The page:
I wasn’t anywhere near as alphabetic- or log-obsessed with my LP or CD collections. The latter is small enough to keep and move intact, but LPs are heavy. They’ve seen little use in the past few years, as space in my current home is at a premium. Even in smaller boxes, LPs are heavy, so I sorted through them and set aside about half for charity donation. I seriously considered selling them, but even in pre-sorted batches of 10 (with no cherry-picking allowed) there simply wasn’t enough time to organize them, log them, pack them separately, and wait for a sale.

Hint to those planning a move: the common 12 x 12 boxes are too small for 12-inch LPs. I found some 12-5/8” x 12 5/8” boxes in my local U-Haul store, which were perfect. They won’t stand up to heavy use (they’re certainly not strong or padded enough for shipping) but should be safe in a moving van if carefully packed.

As I write this the actual move is probably still a couple of months away—assuming the house sells quickly. But you can’t clear things out too soon, and much of my remaining collections will be relegated to storage, apart from a couple of hundred or so I’ve kept out, until moving day, for my reviewing needs. For us, 2000 videos, 1000 LPs, 200 Laserdiscs, hundreds of CDs, and a couple of hundred books are a treasure. For a potential homebuyer, they’re clutter.

Footnote: The current plan is for most of the LPs, Blu-rays, DVDs, and books to be donated to Helping Hands for the Blind in the eastern San Fernando Valley area of Los Angeles—a heads up for those living in the area. But it’s their call whether to sell them directly, distribute them among area thrift stores, or otherwise dispose of them.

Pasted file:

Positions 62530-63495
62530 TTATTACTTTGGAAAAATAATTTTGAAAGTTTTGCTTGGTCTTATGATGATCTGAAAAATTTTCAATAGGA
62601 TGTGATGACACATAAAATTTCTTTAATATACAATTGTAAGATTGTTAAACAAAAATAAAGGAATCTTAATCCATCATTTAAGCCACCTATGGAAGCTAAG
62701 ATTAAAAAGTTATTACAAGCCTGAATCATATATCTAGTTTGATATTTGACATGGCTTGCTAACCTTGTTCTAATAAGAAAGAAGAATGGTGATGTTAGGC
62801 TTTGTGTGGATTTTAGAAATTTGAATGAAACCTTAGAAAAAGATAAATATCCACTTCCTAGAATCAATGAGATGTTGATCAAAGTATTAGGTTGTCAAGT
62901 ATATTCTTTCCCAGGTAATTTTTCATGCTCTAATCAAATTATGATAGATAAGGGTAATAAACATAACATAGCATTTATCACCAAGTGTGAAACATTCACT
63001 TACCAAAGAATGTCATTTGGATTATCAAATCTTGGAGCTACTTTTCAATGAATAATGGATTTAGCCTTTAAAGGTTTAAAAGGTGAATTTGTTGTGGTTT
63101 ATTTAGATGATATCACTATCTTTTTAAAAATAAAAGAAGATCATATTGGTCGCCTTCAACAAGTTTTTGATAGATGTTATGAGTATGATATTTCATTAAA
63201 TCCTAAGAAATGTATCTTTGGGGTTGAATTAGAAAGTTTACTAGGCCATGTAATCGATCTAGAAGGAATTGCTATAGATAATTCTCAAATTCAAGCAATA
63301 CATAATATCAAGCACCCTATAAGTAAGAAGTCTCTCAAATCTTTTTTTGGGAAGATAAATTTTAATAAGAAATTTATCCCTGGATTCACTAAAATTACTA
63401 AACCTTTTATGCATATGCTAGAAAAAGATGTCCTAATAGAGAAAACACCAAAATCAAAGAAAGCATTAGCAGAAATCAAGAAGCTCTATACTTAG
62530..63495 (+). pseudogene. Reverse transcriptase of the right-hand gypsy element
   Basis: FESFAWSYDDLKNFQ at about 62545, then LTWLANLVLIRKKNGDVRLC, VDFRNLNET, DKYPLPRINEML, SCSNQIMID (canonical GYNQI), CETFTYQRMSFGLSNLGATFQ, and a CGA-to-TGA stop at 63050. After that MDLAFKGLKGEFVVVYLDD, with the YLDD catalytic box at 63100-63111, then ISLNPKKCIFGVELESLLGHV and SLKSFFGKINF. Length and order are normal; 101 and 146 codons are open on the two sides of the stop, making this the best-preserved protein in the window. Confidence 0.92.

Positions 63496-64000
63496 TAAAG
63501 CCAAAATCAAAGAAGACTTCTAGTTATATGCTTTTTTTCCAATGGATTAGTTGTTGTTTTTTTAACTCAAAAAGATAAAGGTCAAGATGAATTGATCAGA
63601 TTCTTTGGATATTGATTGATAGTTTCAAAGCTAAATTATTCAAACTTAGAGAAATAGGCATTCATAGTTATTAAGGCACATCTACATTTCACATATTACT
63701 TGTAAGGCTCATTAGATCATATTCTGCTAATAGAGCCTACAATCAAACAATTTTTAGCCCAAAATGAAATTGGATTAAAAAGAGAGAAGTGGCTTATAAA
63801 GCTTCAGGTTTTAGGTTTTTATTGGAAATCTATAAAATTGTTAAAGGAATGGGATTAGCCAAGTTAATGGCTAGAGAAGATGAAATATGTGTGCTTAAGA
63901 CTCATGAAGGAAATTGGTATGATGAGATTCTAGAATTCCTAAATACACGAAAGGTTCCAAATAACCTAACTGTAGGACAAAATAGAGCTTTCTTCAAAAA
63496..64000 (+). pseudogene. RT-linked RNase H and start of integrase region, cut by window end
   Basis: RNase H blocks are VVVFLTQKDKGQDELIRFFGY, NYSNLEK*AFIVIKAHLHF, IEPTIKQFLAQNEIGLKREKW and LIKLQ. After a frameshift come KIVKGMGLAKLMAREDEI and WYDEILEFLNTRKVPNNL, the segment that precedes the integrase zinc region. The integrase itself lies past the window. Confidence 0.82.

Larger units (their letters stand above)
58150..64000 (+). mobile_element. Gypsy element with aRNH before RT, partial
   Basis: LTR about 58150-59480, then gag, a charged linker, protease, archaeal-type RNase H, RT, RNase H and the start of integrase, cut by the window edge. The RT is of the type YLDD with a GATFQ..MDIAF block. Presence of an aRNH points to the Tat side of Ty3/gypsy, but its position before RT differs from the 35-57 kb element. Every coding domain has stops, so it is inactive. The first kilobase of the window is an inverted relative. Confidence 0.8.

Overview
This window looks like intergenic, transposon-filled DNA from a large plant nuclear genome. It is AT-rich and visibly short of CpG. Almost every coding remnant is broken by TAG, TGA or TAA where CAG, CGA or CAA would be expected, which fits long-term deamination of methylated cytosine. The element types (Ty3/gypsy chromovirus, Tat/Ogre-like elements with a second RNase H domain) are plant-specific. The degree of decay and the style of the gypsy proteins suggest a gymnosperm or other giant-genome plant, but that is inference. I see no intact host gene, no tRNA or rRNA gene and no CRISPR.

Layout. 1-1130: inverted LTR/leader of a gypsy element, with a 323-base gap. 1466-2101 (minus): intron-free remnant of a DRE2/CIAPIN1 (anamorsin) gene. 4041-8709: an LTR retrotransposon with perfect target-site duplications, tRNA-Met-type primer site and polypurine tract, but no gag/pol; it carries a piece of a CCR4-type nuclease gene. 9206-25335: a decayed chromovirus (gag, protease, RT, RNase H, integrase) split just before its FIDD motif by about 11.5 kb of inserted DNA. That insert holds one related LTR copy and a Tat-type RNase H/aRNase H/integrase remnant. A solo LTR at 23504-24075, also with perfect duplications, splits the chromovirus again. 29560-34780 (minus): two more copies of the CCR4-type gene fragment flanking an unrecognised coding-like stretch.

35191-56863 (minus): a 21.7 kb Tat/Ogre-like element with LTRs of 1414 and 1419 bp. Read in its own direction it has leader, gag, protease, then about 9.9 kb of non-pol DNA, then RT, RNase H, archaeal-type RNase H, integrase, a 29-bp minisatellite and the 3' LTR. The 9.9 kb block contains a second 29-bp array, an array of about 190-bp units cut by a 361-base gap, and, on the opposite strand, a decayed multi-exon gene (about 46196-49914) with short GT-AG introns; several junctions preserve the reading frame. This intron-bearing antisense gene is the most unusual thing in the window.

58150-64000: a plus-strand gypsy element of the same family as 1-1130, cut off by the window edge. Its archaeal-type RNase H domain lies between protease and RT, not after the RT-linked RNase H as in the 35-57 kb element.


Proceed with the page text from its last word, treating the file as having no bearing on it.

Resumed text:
David Vaughn's picture
Tom, I use the MY Movies app on my iPad and PC to keep a record of all of my movies. I'm the local defacto video rental story for all my friends in the neighborhood and if they want to watch a particular title, they can rent it from me (free of charge) and I can actually check it out to a particular person by scanning the UPC and when they return it, I can check it back in. It's a pretty handy app, but like you, I have movies stacked all over the place. I keep threatening my wife to convert the office into a library for movies, but with my daughter heading off for college in a couple of weeks, I may just convert her room. Won't she be in for a shock when she comes home for Thanksgiving and find her bed replaced with racks of movies?
Electric Ears's picture

The last time I moved across the US, I used ABF Freight's "U-Pack" service and saved both my collections and some money! You have up to 3 days to load up one of their trailers, in full or just a portion, they drive it to your new place and you have 3 days to unload/unpack. Here's the link:
If you factor in cost of fuel/hotel/car towing behind a rental truck, etc. the U-Pack option costs less without the frantic unpacking as soon as you arrive like self-moving trucks!